The film’s protagonist is August (Columbus Short) who may be the unluckiest bartender/struggling DJ ever, or at least on the Lower East Side of New York City. His bad luck is clinched when beautiful but double-crossing Euro chick Signe comes into his life. She’s meant as a femme fatale, and her arrival would perhaps seem more compelling if August were depicted as an unsuspecting and unconnected man, much like Cary Grant’s Roger Thornhill being mistaken at random for George Kaplan in Hitchcock’s 1956 classic North by Northwest. Signe’s appearance is painted to fit in with August’s recent bad luck streak, and great pains are taken to backtrack exactly how the two characters are intertwined. The basic plot is this: upon finding footage of a drug dealer’s murder on Signe’s cellphone, August tries to help Signe and blackmail the murderer, a murderer who happens to be the white-collar creep son-of-a-billionaire Nicholas (Jesse Spencer). It is Nicholas who is responsible for the “good pussy” line, when, pre-murder, he tries to sell Signe’s body off onto the drug dealer in lieu of the full payment he owes him. This is after he’s plied both Signe and the drug dealer with a plethora of vodka. The drug dealer refuses at first, insisting that he doesn’t do sloppy seconds, and the two men go on at detailed length discussing the pros and cons of such, while Signe is still in the room, as though she is completely without agency, an object up for literal possession.
With the most cringeworthy line said by August to Senia when he believes that she has lied to him, I suspect that the filmmaker is purposely painting August as an angry asshole – but there is something to be said for the stuff of Cecil B. DeMille’s bible cinema, films that condemned immoral behavior yet took extreme pleasure in depicting it on screen before it all went kaput, before comeuppance was realized. This issue is also at play in most classic gangster films, which are made and watched to warn us against murder and adultery, yet relish in the road to punishment, the road we’re on before we get caught. Sex, blood and guts stuff. Saint Augustine’s classic “Lord, grant me chastity and continency, but not yet.” August’s line here is said in rage, and we all say childishly mean things when we’re enraged. But try to imagine a Humphrey Bogart-portrayed noir protagonist, also a wronged man, saying this, and you can’t, because it isn’t cool. It is not classy. There are some things we just don’t do. A Bogart character might feel as hurt, might feel as wronged by a beautiful woman, but he’s an adult functioning in the world and thus not all that surprised when something goes awry, when someone turns out to be two-timing him. He can handle it and doesn’t resort to the child-man retorts of “rape-doesn’t-exist-because-of-you” material. It is low and easy to find fault with. A more compelling male character might say a few biting one-liners, but more of the Howard Hawks variety. By filming such old school misogyny we are keeping it alive instead of letting it die out, we are feeding it. The vulnerable woman preyed upon by men – this is so old it’s exhausting, and here it just makes August look like a jerk. Also, to speak to Senia’s femme fatale role for a moment, she lacks ease, coolness and allure, just as August does. She’s vulnerable, but without the simultaneous attractive strength and indifferent power of 1940s screen dames. Senia is missing a very important something, a something that Phyllis Dietrichson (Barbara Stanwyck) of Billy Wilder’s Double Indemnity (1944) had in spades. This something is an allure, a glamourous keeping of cool, a preservation of appearances under much duress, all while executing one’s double-crossing plans. Dietrichson held her power throughout that film, she never gave it away even when temporarily it looked like she had. She was calling the shots. Signe just comes across as to-ing and fro-ing mess. The girl in trouble.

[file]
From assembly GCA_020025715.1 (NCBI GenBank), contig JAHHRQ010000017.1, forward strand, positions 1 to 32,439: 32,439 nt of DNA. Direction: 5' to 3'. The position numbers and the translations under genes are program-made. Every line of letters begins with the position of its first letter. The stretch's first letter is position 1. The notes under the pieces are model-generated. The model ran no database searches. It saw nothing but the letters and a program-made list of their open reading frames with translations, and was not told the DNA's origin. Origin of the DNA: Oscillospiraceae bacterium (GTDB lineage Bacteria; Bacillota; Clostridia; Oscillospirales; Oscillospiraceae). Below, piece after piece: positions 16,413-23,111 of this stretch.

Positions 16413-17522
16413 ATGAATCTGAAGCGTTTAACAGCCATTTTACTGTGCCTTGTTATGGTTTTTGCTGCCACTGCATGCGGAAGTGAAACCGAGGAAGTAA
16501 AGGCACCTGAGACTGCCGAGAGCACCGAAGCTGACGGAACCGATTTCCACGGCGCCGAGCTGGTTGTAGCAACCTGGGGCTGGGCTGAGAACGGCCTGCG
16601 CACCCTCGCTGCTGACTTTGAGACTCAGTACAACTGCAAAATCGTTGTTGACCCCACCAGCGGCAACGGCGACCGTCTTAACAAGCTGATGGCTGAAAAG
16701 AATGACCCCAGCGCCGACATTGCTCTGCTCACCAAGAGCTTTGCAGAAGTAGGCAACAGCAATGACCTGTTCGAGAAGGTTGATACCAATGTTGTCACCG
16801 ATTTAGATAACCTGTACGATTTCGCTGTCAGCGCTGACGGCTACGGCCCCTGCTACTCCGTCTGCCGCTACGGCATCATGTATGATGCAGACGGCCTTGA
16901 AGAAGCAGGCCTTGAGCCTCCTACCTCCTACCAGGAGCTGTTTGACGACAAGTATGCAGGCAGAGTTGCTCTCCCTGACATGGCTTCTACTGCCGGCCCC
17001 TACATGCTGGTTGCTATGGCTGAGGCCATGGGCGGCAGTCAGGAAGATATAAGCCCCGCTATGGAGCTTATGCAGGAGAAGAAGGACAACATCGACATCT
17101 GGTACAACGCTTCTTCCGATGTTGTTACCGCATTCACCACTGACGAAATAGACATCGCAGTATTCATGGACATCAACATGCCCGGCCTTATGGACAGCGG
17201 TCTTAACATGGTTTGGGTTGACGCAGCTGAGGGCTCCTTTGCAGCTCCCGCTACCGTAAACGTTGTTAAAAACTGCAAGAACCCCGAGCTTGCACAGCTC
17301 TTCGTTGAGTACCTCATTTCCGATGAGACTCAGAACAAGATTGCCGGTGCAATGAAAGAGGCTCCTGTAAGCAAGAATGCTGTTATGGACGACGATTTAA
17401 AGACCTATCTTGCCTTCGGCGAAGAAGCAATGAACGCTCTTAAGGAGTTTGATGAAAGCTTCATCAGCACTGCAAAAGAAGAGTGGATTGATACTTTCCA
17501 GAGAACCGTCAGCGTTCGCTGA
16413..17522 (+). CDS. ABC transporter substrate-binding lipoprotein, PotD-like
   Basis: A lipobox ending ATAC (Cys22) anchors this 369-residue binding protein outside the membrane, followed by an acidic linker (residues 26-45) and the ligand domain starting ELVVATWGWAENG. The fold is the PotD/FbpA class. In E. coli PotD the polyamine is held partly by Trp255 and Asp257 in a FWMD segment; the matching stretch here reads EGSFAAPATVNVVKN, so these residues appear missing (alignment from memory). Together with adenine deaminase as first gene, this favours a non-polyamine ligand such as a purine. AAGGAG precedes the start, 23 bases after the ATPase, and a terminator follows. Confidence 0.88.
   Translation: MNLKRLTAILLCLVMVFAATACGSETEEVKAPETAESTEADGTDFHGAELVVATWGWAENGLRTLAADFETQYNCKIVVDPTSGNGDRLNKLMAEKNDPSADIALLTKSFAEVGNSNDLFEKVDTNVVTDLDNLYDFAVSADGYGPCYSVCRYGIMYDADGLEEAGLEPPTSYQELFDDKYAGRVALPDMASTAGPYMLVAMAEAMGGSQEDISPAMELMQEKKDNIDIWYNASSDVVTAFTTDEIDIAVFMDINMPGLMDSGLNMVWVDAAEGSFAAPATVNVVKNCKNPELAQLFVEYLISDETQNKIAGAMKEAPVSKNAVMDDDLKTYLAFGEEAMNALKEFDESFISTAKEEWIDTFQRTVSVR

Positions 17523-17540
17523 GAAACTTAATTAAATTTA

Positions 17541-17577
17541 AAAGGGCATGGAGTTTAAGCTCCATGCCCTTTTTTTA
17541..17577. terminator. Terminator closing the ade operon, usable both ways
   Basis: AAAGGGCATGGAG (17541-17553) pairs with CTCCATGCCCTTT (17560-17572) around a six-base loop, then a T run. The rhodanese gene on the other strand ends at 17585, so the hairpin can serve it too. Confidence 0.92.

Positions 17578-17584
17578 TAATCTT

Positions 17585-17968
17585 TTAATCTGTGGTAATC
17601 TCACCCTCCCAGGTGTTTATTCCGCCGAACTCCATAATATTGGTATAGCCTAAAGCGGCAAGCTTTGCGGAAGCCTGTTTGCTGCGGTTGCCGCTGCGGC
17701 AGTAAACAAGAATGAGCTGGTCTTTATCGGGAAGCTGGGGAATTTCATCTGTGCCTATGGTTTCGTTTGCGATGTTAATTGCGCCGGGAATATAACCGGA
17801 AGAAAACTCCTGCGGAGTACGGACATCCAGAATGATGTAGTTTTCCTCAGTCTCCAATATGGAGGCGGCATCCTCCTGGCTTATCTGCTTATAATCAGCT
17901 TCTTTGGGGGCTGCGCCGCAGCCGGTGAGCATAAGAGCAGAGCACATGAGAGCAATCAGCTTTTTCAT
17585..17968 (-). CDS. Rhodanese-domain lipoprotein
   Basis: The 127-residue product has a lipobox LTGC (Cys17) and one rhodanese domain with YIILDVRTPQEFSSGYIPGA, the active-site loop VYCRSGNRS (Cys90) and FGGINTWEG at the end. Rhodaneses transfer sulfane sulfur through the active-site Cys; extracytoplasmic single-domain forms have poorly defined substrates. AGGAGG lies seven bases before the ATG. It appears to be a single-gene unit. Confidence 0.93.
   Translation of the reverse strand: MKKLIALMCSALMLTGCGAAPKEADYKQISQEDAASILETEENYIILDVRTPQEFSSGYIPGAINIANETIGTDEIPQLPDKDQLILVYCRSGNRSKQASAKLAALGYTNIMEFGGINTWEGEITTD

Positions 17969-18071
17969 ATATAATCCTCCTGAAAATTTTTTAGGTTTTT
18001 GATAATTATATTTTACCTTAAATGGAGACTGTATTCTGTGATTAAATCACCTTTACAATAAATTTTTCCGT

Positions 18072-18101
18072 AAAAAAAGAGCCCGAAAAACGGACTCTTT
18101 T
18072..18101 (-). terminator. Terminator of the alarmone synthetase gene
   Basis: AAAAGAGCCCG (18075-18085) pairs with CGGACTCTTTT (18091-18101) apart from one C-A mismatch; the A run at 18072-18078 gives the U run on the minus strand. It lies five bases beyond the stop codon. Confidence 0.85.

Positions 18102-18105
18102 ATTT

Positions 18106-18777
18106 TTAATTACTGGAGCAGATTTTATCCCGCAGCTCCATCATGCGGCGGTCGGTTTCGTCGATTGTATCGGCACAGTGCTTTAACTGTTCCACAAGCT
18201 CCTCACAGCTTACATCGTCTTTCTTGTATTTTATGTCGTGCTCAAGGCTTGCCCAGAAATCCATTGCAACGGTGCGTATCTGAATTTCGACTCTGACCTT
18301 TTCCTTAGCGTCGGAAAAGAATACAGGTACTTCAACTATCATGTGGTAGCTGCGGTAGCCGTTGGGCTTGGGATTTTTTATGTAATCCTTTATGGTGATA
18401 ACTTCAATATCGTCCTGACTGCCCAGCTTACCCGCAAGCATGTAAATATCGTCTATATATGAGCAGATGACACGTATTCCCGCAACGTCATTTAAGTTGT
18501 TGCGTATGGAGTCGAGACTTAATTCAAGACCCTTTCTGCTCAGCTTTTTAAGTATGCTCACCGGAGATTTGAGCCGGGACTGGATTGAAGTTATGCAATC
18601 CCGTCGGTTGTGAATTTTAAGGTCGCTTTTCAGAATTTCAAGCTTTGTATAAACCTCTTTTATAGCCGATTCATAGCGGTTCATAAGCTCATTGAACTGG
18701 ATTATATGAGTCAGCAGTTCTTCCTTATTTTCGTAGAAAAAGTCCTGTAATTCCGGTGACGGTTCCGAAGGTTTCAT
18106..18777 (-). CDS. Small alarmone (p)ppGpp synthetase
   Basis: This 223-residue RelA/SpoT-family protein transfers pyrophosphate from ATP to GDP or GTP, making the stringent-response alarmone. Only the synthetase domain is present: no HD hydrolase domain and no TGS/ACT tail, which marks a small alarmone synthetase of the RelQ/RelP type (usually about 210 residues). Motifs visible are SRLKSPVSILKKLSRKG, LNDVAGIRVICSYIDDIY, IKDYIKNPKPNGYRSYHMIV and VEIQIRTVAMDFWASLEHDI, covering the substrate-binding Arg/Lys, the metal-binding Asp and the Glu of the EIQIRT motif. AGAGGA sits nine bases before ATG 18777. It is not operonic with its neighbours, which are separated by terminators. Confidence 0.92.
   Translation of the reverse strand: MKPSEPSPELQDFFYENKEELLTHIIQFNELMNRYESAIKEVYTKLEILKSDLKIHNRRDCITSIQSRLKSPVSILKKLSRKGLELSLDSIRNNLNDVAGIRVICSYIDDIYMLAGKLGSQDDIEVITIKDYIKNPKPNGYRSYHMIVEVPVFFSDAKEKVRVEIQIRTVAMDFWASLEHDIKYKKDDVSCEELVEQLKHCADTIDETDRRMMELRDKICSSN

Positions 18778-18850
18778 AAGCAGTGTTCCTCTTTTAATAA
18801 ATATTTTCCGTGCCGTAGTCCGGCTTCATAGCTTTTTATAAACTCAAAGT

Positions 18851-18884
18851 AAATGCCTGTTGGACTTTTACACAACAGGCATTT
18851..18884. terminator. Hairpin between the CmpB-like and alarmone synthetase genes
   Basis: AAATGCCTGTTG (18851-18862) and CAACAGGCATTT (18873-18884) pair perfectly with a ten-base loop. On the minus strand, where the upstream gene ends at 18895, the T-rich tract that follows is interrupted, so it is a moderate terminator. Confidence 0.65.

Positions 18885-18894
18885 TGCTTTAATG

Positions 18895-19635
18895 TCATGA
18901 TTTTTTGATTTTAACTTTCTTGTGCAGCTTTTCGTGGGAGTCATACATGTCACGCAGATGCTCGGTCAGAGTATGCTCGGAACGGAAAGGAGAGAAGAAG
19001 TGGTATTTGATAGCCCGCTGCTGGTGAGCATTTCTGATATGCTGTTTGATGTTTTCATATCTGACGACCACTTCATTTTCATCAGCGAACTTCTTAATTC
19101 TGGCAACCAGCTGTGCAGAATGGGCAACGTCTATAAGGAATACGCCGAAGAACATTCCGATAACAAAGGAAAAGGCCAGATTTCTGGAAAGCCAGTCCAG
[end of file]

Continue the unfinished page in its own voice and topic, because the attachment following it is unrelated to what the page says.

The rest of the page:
Apart from a doting grandmother, the only other female character in TGIIT is Maria (Paz de la Huerta), a seemingly drugged-up sexed-up neighborhood gal who August’s “friend” Angel (Wilmer Valderrama) goes to see for information on the murder-blackmail. Within her first few seconds on screen, amidst a recounting of her exchange with Nicholas, Maria states that she’s “not so much into anal anymore.” This is the kind of dialogue that causes a female moviegoer to roll her eyes. Repeatedly.
Jude Warne is a Film International ‘In the Field’ writer.